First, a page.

Sometimes, though, Mayla got the idea that she was not alone. There was something out there: watching, waiting, licking its lips. She could almost feel its hot, meaty breath on her as she walked the paths around the settlement, searching for berries, fruit, herbs and those special plants the wise woman, Belonda, had taught her to recognise.
There were times when she could almost she the shape of something, there, in the shifting shadows of the forest; some shape that could break free of the concealing darkness and take her in its claws, rip her apart with strong jaws made for killing.
Mayla hurried home, glancing back over her shoulder, knowing that she would not, could not, outrun the beast that waited, that stalked her, but still she had to look back, even as she left the forest behind and strode back down the path to the village, smelling the smoke of its cooking fires, hearing the voices of the children playing and the murmur of a village going about its life.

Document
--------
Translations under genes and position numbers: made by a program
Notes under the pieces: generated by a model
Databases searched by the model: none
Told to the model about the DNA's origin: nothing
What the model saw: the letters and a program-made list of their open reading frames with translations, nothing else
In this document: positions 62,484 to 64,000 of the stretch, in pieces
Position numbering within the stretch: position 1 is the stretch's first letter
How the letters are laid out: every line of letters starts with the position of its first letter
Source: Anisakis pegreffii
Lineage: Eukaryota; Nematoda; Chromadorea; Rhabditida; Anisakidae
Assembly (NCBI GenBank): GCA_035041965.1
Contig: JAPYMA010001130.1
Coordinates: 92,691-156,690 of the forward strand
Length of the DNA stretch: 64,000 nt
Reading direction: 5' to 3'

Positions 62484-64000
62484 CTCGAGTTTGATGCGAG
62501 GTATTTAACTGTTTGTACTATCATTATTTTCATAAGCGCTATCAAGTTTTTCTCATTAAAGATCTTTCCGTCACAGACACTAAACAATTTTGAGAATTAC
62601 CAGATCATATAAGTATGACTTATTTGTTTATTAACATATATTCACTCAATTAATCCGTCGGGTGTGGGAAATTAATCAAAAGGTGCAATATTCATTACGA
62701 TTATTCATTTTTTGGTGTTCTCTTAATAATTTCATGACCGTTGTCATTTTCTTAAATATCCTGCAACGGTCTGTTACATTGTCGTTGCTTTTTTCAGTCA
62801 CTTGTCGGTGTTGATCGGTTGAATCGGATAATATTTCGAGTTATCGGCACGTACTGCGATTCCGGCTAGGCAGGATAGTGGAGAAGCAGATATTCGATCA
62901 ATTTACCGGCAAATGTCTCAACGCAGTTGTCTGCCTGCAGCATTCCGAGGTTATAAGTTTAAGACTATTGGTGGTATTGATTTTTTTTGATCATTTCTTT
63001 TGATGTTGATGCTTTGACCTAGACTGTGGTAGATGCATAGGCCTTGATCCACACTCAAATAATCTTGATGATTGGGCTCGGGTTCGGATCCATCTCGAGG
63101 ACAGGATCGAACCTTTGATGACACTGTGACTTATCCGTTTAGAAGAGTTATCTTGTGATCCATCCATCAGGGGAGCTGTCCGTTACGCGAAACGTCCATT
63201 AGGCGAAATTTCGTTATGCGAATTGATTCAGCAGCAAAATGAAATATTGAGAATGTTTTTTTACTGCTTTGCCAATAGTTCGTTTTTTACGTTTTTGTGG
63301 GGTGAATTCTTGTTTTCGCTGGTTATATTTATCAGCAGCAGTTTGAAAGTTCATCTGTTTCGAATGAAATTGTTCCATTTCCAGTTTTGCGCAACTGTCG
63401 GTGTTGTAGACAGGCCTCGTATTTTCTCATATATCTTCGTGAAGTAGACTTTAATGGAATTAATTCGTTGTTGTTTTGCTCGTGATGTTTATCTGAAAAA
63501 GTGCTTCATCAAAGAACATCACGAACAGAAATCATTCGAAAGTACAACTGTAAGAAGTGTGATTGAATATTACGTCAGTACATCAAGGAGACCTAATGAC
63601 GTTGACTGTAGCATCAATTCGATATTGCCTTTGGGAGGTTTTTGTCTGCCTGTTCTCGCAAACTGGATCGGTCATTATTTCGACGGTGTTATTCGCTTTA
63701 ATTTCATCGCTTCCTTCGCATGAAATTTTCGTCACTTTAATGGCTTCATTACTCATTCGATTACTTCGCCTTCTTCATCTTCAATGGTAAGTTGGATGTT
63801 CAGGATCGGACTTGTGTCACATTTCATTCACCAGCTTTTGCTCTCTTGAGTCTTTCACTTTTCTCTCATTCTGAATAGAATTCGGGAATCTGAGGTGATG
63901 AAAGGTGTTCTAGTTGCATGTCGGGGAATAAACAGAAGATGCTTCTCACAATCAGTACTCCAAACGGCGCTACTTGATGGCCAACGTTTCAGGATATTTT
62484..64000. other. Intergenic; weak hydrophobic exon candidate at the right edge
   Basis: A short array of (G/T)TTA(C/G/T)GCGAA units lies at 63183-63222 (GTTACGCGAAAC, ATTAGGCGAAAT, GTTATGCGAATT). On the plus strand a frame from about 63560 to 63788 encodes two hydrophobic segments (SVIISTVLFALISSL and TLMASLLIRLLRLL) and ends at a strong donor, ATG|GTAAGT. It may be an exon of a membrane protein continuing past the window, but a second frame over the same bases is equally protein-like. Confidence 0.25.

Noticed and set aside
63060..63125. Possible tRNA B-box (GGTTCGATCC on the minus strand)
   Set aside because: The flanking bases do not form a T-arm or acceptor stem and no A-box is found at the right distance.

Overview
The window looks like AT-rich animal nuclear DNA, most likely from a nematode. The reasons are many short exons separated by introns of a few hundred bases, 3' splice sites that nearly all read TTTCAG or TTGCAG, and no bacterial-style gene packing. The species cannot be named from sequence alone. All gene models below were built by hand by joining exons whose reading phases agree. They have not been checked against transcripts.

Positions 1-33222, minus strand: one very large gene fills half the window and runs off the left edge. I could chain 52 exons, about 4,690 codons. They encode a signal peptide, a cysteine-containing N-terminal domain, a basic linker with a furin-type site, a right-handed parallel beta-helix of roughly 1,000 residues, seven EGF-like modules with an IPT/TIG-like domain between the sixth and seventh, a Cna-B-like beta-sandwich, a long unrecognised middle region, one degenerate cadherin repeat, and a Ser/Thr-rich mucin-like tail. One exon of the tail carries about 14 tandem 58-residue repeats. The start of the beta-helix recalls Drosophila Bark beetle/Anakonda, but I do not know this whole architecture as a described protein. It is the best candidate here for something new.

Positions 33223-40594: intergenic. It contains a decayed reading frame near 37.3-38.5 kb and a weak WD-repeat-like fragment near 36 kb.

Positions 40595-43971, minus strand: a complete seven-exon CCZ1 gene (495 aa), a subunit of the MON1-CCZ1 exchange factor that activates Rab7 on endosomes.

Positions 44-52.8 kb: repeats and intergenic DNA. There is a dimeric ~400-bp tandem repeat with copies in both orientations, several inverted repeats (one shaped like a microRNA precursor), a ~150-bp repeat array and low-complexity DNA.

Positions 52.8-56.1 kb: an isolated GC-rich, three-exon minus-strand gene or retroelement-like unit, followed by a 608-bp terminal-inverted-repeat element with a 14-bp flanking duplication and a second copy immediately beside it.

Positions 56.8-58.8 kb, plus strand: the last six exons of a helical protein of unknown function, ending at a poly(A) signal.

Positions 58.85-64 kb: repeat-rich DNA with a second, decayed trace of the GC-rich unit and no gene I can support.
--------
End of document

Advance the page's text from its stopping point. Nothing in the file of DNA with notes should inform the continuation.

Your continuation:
Even then, though, she did not feel safe until she was inside the stockade, through the gates, and had seen at least one familiar face. Still she had to take one more look back, over her shoulder, to see the shadows between the trees of the forest and how they shifted and writhed, impatiently waiting for her to return to them.